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Jun 5, 2019

Show Notes  

Are you ready for yet another conversation about things we are not supposed to talk about? We’ve done religion and politics, now I want to learn about dying and how we can best prepare for the inevitable.

My guest today is an expert on the subject and, no, he is not a mortician. My special guest is Keith Page, a funeral celebrant who works closely with families in the midst of a death. Keith’s focus is to prepare people of all ages of how to manage the entire process of dying.

Let me read a piece Keith gave me before the show:

“Death is a vast mystery but there are two things we can say about it: it is absolutely certain that we will die, but what is uncertain is when or how we will die. The only sure thing we have, then, is this uncertainty about the hour of our death - which we use as an excuse to postpone facing death directly. 

Instead of dealing with it as a normal part of life, death is treated as an unexpected emergency; something that happens when the medical community fails. We always die of something - as though if it weren’t for that disease or accident we could have lived on.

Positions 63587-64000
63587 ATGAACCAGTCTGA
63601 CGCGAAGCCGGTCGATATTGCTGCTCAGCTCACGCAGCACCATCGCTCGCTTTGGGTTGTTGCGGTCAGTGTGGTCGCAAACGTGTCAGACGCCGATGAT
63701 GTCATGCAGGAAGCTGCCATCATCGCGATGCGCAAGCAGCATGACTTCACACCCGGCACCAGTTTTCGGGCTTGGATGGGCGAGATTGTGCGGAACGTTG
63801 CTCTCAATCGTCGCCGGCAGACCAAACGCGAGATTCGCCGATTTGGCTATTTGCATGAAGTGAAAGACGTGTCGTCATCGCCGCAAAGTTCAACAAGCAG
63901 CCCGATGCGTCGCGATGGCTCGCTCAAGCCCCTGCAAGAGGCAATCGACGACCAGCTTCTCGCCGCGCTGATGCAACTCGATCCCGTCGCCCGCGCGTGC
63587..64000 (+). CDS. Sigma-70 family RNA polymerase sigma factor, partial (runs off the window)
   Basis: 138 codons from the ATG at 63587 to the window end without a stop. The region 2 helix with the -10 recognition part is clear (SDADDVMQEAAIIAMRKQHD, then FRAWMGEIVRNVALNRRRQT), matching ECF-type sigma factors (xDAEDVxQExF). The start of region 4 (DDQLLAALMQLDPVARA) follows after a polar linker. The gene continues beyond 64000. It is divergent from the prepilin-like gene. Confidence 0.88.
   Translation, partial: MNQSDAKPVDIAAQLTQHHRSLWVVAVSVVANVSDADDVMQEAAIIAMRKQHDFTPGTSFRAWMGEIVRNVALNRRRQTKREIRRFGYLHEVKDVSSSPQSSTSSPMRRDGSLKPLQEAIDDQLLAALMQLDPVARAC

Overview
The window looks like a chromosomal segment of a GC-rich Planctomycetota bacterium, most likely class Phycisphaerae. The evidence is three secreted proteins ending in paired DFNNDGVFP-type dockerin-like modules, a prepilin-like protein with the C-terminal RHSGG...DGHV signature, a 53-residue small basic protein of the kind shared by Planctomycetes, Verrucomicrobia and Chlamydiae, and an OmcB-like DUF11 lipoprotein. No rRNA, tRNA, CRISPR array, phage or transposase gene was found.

Very often those who take time to plan arrangements with death also end up having made new arrangements with life. After they know they are going to die, people often live and die well. We’ve all heard stories of what happens when people find out they have a limited time to live. Many finally start living well. They simplify their lives, spend time with those they love, slow down and get around to doing many things they had put off.” 

So that’s our topic for the day.

Taken from 'Tibetan Book of Living and Dying’ by Sogyal Rinpoche and ‘From Beginning to End - the Rituals of Our Lives’ by Robert Fulghum. 

You can contact Keith Page at

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